Watch Lowe’s interview with Jimmy Kimmel below, and feel free to chime in with ideas for your own imaginary assistant.
My next complaint? What on earth is CBS All Access, do I have to pay for it, and WHY DO I HAVE TO PAY FOR IT? I currently subscribe to Tidal, HBO Go, Xfinity, Amazing Prime Streaming, Sirius, and more. CBS seriously expects me to add to that list, FOR ONE SHOW? If they aren’t aggregating content to offer more than a basic subscription to their only enticing creative endeavor, I will not pay extra, even if it is $5.99 per month. Old CBS programming is not enough. Something has got to give, and it’s not going to be Howard Stern, Beyonce’s Lemonade, or old episodes of Sex and the City. Sorry, CBS. Furthermore, if I were giving advice, I’d have launched this as a free service season one and charged for season two. That is if they believe in their show of course.
On his biggest competition:
“Adele is the one person who’s sold more records than me in the past ten years. She’s the only person I need to sell more records than. That’s a big f***ing feat because her last album sold 20 million. But if I don’t set her as the benchmark then I’m selling myself short. I’m not in competition [creatively] because we all sit in our own lanes, but once the creative product is out there is a race to the finish line.”
On whether he’s aware of Sheeran-lite copycats on the scene:
“There are a lot of singer-songwriters around now. I’m not the first but there are more than before. I’m very happy for everyone to be in the same race as me, even if they copy every single thing I’ve done. In a 100m sprint to get a No1 album I just know I’m going to win. I don’t care who’s doing what. I just know I’m going to win. I’m going to make sure I come first.”
On why he’s so driven:
“There’s an underdog element to it. Taylor [Swift] was never the popular kid in school. I was never the popular kid in school. Then you get to the point when you become the most popular kid in school – and we both take it a bit too far. She wants to be the biggest female artist in the world and I want to be the biggest male artist in the world. It also comes from always being told that you can’t do something and being like, ‘F*** you. I can.’”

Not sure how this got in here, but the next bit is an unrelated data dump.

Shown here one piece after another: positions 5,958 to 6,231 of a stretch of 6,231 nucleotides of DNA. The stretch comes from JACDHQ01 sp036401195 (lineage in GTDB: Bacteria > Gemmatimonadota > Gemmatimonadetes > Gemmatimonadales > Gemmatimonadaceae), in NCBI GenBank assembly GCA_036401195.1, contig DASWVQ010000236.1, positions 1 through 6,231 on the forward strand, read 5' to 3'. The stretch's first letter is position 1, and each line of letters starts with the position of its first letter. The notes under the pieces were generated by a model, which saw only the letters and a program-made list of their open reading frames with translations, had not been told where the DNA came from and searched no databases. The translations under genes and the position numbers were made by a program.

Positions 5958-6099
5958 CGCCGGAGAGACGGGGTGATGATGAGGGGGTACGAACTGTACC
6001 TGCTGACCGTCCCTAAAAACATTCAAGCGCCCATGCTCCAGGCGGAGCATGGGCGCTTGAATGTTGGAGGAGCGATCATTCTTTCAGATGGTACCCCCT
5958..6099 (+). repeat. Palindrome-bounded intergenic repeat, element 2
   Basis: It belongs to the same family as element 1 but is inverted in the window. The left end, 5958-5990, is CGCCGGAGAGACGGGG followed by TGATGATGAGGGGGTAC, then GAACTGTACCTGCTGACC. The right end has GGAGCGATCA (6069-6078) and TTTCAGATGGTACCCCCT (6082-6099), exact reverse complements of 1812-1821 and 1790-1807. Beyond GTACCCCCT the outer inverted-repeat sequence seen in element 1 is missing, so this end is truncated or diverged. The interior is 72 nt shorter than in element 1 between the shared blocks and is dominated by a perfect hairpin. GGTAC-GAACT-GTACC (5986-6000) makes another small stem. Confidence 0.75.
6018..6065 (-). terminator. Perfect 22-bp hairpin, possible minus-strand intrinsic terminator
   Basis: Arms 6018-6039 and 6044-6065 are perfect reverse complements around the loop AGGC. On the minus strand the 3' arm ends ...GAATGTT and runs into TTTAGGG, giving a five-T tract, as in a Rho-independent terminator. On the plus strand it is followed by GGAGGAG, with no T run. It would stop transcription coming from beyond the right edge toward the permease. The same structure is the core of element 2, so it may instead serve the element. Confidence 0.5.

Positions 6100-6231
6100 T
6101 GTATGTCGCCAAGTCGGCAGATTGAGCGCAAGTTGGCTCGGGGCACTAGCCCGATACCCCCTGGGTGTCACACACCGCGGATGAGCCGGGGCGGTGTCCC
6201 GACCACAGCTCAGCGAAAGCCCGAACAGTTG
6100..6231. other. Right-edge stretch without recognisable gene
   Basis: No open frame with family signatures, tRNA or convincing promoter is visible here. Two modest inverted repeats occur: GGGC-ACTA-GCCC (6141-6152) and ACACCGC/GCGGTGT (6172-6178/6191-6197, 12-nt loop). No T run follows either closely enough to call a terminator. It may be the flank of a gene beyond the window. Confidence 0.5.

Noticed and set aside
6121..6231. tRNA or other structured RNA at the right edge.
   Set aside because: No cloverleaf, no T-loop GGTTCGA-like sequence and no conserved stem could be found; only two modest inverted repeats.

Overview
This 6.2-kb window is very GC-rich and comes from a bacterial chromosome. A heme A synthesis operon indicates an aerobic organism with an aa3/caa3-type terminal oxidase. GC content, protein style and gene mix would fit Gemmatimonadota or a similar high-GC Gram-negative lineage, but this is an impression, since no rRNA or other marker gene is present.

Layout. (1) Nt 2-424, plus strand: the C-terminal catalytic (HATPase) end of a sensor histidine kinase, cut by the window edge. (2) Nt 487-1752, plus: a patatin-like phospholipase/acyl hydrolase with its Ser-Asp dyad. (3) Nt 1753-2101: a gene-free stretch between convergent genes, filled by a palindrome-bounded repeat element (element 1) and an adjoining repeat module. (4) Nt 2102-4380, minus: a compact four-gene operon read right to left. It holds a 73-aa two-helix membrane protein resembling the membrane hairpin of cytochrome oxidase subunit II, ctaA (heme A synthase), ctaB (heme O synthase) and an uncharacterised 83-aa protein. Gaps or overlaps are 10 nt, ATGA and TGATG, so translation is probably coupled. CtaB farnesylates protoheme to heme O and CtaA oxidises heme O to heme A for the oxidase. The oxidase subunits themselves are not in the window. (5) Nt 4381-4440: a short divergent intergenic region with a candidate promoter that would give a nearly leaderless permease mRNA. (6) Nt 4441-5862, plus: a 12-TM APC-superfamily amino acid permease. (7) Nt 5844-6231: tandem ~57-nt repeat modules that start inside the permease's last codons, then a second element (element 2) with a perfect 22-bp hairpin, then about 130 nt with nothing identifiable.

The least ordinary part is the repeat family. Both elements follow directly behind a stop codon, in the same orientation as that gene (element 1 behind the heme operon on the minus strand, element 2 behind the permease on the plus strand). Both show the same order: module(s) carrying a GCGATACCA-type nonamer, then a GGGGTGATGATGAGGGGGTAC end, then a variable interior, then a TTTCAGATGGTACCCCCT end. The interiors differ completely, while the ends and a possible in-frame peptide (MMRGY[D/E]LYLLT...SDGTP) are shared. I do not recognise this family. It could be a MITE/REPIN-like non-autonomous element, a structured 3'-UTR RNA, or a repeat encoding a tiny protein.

I’ve never felt more satisfied with an interview, and to think that the snippet below is just a short representation of what we’ll see in full on February 1st. In a series of hard-hitting, matter-of-fact questions, Larry King got to the bottom of the Keke Palmer/Trey Songz feud, which erupted on Instagram when the ‘Scream Queens’ star accused the R&B artist of “sexual intimidation,” alleging that he coerced her into appearing in his music video shoot, for which she did not grant permission. Palmer proclaims that she said no to Trey multiple times, further that, “I feel like as a female, often I’m put in situations where sometimes males will use their masculinity, their sexuality, to taunt you […] I hate to say that and make it known, but I ain’t the first person that’s gone through this. People have gone through this all the time.” Tune in to Larry King for the full interview at 11am PST/ 2pm EST on ORA.
When Mary Tyler Moore transitioned to her now iconic leading role, producers were quick to make sure the viewers understood this was an entirely new show, thereby giving her a broken engagement to solidify she did not leave the beloved Dick Van Dyke to pursue a career as a journalist in Minneapolis. She was instead single and ready to build her career. She landed in a newsroom as an Associate Producer beside a stellar cast, including Ed Asner as Lou Grant, Ted Knight as Ted Baxter, Gavin MacLeod as Murray Slaughter, Valerie Harper as Rhoda Morgenstern, and of course — Betty White as Sue Ann Nivens.
To understand the radical impact of ‘Mary Tyler Moore,’ one need not look far. Mary and her best friend Rhoda represented independent, empowered women whose dating life was so secondary to their everyday life, it was almost an afterthought. They did not need a man to feel complete, and they were mostly too good for the men they dated anyhow. That narrative is difficult to find even on today’s television landscape, as most women are window dressers to the man’s more important storyline. The 70’s world in which Mary lived was historically significant for women, given that the pill first became available and more women were earning degrees and working outside the home. Behind the scenes, the show was equally important. Treva Silverman became first female with an executive title on a network sitcom. She won an Emmy for Outstanding Writing in a Comedy Series and Writer of the Year in 1974. This makes sense given the content of the show, and it’s a lesson for writers everywhere. If you’re going to write a strong, powerful woman, it’s probably best to use the voice of another strong, powerful woman when doing it. According to The Atlantic, “In 1973, 25 out of 75 writers on the show were women, which was revolutionary at the time.”